bmi calculator and body weight comparison


The bmi calculator formula for body mass index

This bmi calculator calculates body mass index from your Weight and Height and also shows how your weight compares to others of the same height and age.

Weight can  convert
lbs to kg
Height  or
Body Mass Index kg/m2
  Age:   years (  )

Body Description:

UPDATED ->   According to:

Your Weight is at compared
to others of same Height and Age

If you are at 50th percentile, you are close to the average weight.
At 90th percentile, your weight is greater than 90% of others.
At 20th percentile, then 80% of others weigh more than you.

( Compared to American's weights )


Click more information about Body Mass Index. Also see the Ideal Weight Calculator

Are you overweight?  Maybe Body Mass Index says you are, but actually you are not. BMI can be wrong. Look at the weight percentiles, because they adjust for age.

The older you get, the higher your BMI is allowed to be. For example, in people over age 50, BMI of 25 to 30 is still normal and very healthy. I also believe the 45th percentile weight is a good estimate of your ideal weight.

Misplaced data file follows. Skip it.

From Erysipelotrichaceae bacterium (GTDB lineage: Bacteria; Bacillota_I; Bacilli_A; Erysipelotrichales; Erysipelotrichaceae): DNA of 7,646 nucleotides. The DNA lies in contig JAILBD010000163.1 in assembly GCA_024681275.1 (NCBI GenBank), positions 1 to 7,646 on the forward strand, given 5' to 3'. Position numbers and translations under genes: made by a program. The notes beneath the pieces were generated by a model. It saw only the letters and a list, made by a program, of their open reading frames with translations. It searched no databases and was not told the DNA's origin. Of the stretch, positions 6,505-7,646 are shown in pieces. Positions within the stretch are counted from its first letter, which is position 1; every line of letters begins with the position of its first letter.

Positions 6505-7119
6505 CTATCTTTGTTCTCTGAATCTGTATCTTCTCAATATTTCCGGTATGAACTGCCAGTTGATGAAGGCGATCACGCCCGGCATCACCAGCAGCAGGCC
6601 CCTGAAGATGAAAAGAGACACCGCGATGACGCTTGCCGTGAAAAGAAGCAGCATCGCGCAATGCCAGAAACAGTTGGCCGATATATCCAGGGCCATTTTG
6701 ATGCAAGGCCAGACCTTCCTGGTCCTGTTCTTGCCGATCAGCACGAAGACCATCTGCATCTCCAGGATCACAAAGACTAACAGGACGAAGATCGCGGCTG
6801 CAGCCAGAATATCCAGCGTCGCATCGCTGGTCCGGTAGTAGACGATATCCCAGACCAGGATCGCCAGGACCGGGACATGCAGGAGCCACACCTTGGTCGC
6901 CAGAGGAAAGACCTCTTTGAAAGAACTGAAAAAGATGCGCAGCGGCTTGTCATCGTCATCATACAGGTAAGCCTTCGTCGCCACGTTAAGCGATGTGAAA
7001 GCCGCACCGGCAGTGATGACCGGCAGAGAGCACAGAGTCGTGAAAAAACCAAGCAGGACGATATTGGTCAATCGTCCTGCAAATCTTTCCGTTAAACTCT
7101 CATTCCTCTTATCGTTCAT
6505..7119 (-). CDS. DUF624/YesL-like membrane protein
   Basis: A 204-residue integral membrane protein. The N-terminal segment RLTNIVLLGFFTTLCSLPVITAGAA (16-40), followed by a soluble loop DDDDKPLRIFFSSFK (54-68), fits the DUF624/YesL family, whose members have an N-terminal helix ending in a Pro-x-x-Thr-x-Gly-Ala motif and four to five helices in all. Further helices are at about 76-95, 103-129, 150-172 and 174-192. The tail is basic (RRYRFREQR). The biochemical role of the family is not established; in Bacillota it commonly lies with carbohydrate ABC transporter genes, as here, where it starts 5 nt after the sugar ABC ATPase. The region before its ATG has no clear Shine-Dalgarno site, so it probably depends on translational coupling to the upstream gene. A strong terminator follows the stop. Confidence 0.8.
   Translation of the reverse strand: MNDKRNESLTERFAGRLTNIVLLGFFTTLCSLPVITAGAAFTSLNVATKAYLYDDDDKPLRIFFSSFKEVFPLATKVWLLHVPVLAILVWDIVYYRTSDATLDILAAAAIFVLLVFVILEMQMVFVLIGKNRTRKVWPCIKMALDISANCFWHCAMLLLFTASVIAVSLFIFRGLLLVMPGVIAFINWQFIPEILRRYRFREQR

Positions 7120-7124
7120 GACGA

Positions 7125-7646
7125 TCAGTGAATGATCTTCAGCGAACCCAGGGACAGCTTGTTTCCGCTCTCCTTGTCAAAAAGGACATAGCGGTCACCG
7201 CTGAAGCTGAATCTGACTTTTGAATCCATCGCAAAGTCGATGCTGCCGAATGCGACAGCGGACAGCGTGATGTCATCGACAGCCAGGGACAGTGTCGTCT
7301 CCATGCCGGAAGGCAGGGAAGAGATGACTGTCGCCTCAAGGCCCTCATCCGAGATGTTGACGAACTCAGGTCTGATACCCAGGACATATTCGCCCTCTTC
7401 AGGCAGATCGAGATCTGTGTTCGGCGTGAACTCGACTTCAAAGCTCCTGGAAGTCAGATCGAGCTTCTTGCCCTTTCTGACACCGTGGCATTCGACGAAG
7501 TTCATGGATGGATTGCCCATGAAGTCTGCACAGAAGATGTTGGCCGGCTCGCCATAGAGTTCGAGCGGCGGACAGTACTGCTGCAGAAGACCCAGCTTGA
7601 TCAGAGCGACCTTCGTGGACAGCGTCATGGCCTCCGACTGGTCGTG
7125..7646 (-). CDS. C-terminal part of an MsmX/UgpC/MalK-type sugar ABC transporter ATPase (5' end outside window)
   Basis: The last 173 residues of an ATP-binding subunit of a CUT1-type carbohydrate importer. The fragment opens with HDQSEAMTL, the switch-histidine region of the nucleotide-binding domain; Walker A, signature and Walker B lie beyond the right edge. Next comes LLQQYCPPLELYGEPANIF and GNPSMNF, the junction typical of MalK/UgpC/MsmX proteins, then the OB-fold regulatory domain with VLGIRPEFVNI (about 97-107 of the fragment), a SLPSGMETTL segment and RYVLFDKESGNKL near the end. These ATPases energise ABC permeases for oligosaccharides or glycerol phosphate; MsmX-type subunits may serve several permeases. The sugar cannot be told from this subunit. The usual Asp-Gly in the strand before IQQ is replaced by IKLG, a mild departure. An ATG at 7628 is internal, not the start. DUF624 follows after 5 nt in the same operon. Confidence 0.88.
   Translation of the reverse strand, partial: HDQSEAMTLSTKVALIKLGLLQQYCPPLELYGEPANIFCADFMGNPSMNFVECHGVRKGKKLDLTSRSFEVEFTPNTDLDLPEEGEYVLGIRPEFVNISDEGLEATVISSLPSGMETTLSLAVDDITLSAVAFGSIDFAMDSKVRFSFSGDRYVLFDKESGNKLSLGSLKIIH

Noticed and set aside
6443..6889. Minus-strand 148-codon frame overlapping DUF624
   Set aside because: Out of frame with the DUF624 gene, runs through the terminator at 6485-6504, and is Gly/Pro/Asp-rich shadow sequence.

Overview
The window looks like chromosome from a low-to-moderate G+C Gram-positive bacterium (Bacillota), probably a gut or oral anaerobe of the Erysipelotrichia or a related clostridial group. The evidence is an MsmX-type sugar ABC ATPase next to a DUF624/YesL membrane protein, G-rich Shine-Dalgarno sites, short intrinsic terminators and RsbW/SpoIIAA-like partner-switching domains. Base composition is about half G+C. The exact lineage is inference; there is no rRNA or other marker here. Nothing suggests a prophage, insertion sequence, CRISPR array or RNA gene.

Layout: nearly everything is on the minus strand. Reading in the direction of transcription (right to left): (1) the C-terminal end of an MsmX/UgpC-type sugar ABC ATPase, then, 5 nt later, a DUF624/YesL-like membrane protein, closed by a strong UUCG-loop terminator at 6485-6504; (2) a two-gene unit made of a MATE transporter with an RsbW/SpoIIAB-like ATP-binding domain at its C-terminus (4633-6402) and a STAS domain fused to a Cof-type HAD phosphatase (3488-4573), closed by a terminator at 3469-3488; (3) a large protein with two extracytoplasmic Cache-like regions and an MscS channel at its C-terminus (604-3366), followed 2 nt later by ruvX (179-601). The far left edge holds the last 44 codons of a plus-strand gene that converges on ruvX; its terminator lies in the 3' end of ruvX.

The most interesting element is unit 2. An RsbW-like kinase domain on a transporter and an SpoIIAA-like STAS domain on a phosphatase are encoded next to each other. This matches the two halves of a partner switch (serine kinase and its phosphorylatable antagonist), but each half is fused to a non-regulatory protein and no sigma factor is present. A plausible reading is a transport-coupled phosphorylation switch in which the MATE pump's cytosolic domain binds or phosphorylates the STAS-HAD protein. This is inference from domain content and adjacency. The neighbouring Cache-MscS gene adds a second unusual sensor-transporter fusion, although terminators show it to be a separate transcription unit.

Also, these height and weight charts and BMI charts show what the average population is like.

Why do I have two versions of a BMI calculator on It's a leftover from year 2000, and I can't bring myself to delete old pages. So this page reminds me of the old-school html with tables, while the main BMI calculator is where new features will continue to appear.

Way back in year 2000 when I created all this BMI stuff, calculators and analysis and custom formulas, the CDC was lagging. But to their credit, the science and their webpages and calculators have become quite good. You can unfortunately still find rigid categories on CDC pages like this but, they have more useful things like a BMI percentiles calculator for children, which, reminds me to mention because it's not obvious: my Weight Percentiles calculator is VERY equivalent to a BMI percentile.

Recently I've been looking at other BMI calculators, for instance at Mayo Clinic, which disappoint me, not only because of the ads for their branded diet, but they refer to a 2013 WHO report, where various academics still lump together overweight and obesity into 'combined', which of course is less healthy than normal weight. Whenever you read a study abstract where the word "combined" is used in confusing ways, that's deliberate tricky wordsmithing.

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